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Lecture Series - Dutch Golden Age

The Introduction to the lecture series

Tomorrow 13 February 2020, starts the six part lecture series about the Dutch Golden Age at Museum Voorschoten

Tascha Sciarone writing and drinking coffee in a white blouse and skirt.

Tascha Sciarone - writing and having coffee

I am Tascha Sciarone, better known here at the gallery as the eldest sister of the sisters Sciarone and the gallery manager. I also have a Masters Degree in Art History, from Leiden University. Where I specialised in Museums and Collections. That is, I immerse myself in how museums present their collections.

 

Museum Voorschoten is our lecture hall and together with historian Huub Breur from Amsterdam University and artist Afsaneh Taghevi we have prepared a lecture series about the Dutch Golden Age. We decided on this topic, because 2019 was a big year for Rembrandt, but also the year that Amsterdam Museum created a minor political and cultural stir, after announcing that they will no longer be making use of the term "Dutch Golden Age" in their exhibtions about the seventeenth century. 

What is it about?

The Golden Age is therefore the central starting point for all colleges. The first lecture in a series of six lectures where we will look at nuances that play within the art world with special regard to the impact that the Golden Age has on art and how we view art. What problems does the term Dutch Golden Age hold? Who represents what and who? Through a series of key points made by various academics we will explore the term Dutch Golden Age and the debate in the museum world around it.  Asking questions is part of active life long learning and building a strong cultural heritage.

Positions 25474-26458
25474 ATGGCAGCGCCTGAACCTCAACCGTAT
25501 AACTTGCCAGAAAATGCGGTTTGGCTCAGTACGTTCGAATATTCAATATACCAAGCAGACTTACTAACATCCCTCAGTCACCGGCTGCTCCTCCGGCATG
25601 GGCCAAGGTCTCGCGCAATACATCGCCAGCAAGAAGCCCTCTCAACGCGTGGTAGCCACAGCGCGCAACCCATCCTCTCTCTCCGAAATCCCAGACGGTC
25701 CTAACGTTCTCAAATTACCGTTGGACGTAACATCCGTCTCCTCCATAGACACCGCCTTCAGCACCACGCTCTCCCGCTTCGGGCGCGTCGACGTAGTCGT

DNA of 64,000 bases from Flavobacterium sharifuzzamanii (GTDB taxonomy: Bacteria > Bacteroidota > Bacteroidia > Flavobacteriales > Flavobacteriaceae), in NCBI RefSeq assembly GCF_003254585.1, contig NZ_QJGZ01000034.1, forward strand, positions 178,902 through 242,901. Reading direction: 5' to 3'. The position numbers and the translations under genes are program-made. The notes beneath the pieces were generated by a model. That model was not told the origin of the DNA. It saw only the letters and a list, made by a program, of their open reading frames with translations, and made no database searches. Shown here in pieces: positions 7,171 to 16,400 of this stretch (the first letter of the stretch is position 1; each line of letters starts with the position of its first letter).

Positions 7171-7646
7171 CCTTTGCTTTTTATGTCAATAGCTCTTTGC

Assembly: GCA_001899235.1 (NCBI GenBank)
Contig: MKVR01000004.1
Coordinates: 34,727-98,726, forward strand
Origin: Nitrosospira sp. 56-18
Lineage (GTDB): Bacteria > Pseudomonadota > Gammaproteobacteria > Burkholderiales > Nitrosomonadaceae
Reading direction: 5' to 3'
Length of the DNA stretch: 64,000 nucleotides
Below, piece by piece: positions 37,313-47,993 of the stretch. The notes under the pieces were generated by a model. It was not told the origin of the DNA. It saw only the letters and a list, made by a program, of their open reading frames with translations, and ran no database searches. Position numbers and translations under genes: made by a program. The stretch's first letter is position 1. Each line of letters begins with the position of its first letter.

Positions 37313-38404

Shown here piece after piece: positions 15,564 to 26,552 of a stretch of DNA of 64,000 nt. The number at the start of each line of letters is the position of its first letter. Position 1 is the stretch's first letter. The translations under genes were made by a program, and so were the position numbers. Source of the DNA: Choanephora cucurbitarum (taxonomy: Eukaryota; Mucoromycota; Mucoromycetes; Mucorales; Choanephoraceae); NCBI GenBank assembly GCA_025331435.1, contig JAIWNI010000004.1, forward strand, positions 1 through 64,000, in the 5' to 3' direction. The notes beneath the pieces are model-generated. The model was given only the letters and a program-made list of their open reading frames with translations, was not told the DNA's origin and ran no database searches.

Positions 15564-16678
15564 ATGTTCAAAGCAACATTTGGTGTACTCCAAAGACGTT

Who is this for?

The in person course is for the community Voorschoten. The community where I live and the Museum where I also volunteer. This course is for everyone who wants to know more about how the Dutch Golden Age influence how we look at art today. We will look at why art from this time is still so telling and steps taken with work from this period. This first lecture will explain why so much research, exhibitions and general attention are being devoted to the Golden Age and why museologists no longer want the term Golden Age. And how do we proceed with the demand for an offer about art from the seventeenth century?

 

No, really who is this for?

In researching this lecture, I I objectively started from the material and built on academic text. My international background also emotionally distanced my insight. Which is part of academic training. However, it left no room for emotional understanding. Something which is key to understanding parts of this debate.

While talking with my Dutch partner, I discovered that I am approaching it wrong. He and I were a few mental steps apart. I started rewriting this for a native Dutch audience. On the one hand, a direction that we were stepping away from, but even important that you also see why this is beneficial for you. A bit like having to justify to men that feminism also has benefits for men. Progress should not be related to old-fashioned power relations. However, it is important to build bridges between old systems of power and when it shifts. That we can all cross the bridge to a more balanced and nuanced society. This also in turn makes places safer for diverse representation. So in this reading, we often see the theme of power coming back. Because that influences how we look at the seventeenth century again. And how we look at the seventeenth century is influenced by how we as Dutch people look at ourselves, the past and objects and also our society.

 

Why here, why English?

The lecture series, has not started yet, it kicks off Thursday 13 February 2020 at Museum Voorschoten. Yet we are sold out completely and are getting calls all the time just to allow one or even eight more participants. So I have decided to post the lecture series here in English. The village Voorschoten is home to The British School of The Netherlands and has a large expat, immigrant and asylum population. I myself also being a South African immigrant whose second language is English. The lectures are hosted in my third language Dutch. I hope this way, my research and lecture reaches more people and satisfies those who have not been able to participate in the lecture on Thursday evening at Museum Voorschoten.

Love, 

Tascha

Art Historian and Gallery Manager.

Immigrant, not expat.

South African for 18 years and Dutch for 12 years.


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